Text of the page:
We analyzed the results in two different ways. First, we analyzed intragroup changes by comparing pre-intervention and post-intervention scores for each condition (intervention and control group). For the analysis of intragroup differences we used the Wilcoxon test with a confidence interval of between 95% and 90%. Second, intergroup differences were analyzed through gain variables, calculated by subtracting the pre-treatment scores from the post-treatment scores. In this way, we obtained as many gain variables as variables analyzed, providing for all participants (both intervention and control) a measure of change in each one of them.

For the analysis of inter-group differences in the outcome variables, and given the small sample size (which precluded the use of repeated-measures ANOVAs), we used non-parametric tests, following the customary procedure (e.g., Yip et al., 2007). Specifically, we used the Mann-Whitney U non-parametric technique for independent samples, under a confidence interval of between 95% and 90%. Effect size was calculated for all variables with Cohen's d scores (Cohen, 1988). A d of 0.20 is indicative of a small effect, while a d of 0.50 is indicative of medium effect, and a d of 0.80 or more indicates a large effect.

Results

Pre-intervention differences between the two groups

The results indicated significant differences between the intervention and control groups in two variables: in the "cure" subscale of the Survey of Pain Attitudes and, as shown in table 1, in the variable time since diagnosis of the musculoskeletal pain. The data indicated that the people whose pain showed significantly more long-term prevalence were in the intervention group.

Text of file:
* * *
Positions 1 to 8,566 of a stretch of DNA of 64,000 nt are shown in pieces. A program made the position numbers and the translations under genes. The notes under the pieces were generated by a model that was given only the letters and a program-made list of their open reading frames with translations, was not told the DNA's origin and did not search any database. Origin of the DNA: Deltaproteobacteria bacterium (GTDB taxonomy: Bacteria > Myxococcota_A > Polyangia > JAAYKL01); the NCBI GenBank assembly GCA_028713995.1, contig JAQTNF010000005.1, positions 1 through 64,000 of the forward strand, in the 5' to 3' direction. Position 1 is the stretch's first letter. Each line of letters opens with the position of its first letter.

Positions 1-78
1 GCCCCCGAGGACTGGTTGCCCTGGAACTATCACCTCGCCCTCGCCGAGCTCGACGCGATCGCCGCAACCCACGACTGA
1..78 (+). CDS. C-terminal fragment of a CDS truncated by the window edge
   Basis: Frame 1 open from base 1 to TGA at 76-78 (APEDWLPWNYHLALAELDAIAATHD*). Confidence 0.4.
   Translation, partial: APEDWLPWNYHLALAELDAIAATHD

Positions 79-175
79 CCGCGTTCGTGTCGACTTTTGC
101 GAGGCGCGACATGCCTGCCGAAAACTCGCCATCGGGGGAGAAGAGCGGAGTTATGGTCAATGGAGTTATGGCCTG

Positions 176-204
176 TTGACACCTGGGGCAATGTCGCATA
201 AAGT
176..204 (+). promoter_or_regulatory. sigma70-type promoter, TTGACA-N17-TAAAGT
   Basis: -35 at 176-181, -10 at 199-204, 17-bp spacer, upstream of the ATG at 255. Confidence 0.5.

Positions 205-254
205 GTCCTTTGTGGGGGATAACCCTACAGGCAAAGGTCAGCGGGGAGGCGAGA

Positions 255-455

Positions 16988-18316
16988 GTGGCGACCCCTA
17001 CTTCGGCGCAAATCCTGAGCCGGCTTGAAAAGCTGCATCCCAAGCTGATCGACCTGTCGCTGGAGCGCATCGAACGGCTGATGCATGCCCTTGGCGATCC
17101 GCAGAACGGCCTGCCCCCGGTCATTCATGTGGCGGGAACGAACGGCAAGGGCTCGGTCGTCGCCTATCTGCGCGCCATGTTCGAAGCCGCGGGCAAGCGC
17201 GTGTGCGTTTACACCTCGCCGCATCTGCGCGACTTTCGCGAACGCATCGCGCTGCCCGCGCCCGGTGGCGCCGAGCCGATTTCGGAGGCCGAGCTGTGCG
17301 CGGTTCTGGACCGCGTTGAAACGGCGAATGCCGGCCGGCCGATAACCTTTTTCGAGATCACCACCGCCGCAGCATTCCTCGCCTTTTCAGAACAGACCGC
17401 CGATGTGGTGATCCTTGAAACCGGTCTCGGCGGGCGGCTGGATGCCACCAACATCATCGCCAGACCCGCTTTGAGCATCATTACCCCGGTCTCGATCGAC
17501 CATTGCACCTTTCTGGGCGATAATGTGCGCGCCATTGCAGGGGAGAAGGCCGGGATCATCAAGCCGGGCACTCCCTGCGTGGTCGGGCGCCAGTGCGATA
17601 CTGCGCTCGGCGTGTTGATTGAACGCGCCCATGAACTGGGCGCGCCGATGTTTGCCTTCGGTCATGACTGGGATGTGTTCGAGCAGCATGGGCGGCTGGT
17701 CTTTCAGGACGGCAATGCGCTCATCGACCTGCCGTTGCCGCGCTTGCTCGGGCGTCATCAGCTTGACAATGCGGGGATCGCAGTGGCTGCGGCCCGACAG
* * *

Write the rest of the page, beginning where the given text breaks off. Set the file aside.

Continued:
Effects of the intervention

INTRAGROUP ANALYSIS. Table 3 shows the results found in the different assessment phases. With a confidence interval of 95% we observed a significant change in the subscale success in living according to one's own values, which indicates that those participating in the intervention program were more satisfied with the time and effort they devoted to the things they valued in their lives (success). A trend for a pre/post difference in the intervention group was found for the subscales cure, harm and medication, all subscales of the SOPA attitudes toward pain questionnaire. There is also a trend for significance shown by the variable loss-based selection, indicating that those in the intervention group benefit from greater use of the selection strategy when faced with an age-related loss. In turn, attitudes toward age show changes when a confidence interval of 90% is considered.